Skip to main content

Out of the Shadow of a Giant - John and Mary Gribbin *****

We should be truly grateful to John and Mary Gribbin for this opportunity to find out more about two stalwarts of 17th/18th century British science, Robert Hooke and Edmond Halley (apparently pronounced 'Hawley', as presumably it was thought of as Hall-ley). This pair have been unfortunately and unfairly overshadowed by Isaac Newton, and this book does a lot to bring them into the open. (I wish the Gribbins had also included another in Newton's shadow, the mathematician John Wallis.)

The aim here is very much to get a feel for the scientific contribution of this pair, though we do get some biographical detail, particularly of Hooke (in whose household it seemed to be decidedly risky to be young and female, even if you were his niece), with rather less of Halley's life. Both men were polymaths to a far greater extent than I had realised - for example I had no idea how much architecture Hooke was responsible for, including designing some of Wren's churches and coming up with the basic concept behind the St Paul's dome. He also did a considerable amount of impressive work on astronomy and geology. Similarly, we all know of Halley's astronomical ventures, but it was delightful to discover more of his remarkable scientific exploration exploits as the only non-navy man ever to become master and commander of a Royal Navy ship. Wonderful stuff, which the Gribbins bring to life in a style that is sometimes wry and always engaging.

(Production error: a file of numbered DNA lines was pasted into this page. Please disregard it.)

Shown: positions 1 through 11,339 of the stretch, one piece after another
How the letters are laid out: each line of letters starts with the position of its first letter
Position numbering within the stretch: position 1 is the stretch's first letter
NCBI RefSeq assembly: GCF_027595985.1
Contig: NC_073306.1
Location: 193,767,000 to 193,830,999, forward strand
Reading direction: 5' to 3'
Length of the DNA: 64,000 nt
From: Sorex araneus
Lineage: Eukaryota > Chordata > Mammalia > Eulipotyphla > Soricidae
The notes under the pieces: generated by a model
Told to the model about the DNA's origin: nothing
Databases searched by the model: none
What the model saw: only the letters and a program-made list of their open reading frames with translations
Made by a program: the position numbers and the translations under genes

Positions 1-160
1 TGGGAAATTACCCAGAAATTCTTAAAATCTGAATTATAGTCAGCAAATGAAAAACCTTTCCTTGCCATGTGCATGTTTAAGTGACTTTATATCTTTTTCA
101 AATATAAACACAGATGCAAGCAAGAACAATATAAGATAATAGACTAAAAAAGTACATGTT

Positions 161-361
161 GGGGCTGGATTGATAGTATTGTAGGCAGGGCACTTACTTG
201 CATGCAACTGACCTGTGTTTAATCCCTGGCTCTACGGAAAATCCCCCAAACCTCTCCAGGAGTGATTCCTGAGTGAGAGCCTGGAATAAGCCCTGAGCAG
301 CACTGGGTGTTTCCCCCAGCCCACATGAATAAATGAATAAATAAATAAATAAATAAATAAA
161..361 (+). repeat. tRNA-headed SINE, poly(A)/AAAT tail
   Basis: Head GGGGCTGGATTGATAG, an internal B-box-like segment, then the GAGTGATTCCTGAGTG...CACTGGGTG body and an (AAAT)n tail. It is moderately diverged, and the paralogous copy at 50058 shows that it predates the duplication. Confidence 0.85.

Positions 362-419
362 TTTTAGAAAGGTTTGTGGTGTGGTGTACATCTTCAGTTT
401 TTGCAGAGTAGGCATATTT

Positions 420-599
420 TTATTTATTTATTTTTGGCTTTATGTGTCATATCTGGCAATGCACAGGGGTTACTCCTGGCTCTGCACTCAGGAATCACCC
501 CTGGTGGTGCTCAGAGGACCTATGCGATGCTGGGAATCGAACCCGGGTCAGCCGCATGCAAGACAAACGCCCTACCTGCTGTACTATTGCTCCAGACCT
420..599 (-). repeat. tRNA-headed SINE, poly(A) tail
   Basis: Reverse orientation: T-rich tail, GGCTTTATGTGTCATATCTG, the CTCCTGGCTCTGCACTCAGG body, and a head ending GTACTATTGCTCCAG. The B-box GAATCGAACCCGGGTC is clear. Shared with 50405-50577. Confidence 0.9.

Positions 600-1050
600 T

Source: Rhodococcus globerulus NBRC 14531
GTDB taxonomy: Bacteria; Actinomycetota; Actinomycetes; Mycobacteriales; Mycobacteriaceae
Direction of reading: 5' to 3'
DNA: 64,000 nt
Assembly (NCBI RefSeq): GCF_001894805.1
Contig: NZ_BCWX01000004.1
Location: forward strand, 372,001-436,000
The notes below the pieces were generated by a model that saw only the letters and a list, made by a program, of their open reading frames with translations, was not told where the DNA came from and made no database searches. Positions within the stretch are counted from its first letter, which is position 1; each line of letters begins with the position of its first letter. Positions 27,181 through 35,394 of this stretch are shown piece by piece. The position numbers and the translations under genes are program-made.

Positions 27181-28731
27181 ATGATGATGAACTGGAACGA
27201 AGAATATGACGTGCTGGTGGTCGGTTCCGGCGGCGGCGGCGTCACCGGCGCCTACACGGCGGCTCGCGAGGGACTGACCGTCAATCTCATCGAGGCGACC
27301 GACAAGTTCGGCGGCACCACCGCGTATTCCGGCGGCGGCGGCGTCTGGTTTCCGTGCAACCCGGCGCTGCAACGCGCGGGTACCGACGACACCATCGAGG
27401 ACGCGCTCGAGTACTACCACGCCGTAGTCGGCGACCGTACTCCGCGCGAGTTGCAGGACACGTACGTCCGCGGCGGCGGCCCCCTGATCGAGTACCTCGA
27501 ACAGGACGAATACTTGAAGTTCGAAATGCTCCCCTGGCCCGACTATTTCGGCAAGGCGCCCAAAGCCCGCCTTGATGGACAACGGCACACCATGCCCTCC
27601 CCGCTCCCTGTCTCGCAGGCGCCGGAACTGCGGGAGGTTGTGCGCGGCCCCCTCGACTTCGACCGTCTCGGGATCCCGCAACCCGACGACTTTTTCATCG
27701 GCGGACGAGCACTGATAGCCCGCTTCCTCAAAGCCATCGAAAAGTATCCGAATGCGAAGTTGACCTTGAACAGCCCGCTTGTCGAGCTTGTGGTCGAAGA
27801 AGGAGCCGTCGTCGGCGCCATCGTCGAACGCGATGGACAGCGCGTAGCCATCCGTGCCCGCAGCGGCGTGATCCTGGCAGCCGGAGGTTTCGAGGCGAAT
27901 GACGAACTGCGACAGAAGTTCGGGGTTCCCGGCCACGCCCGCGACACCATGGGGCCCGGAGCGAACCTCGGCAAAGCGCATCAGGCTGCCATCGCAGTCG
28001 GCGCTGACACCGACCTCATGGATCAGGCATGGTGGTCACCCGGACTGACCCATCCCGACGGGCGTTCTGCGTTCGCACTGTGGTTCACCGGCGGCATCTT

What was more familiar, having read a lot about Newton, was these two men's interactions with the giant of the book's title. Halley came off far better of the two - as a far more diplomatic character he seemed better able to deal with Newton's caprices and was famously responsible for Newton's great Principia being published.

Hooke, of course, had a very rocky relationship with Newton. For some time after Newton's death this was portrayed very much from the 'winner', Newton's side. The Gribbins redress the balance, showing just how much Hooke contributed. If anything they are so fair to Hooke that they go a bit too far the other way, taking every opportunity to stick the knife into Newton, but giving Hooke (who I suspect was an equally difficult character) the benefit of the doubt.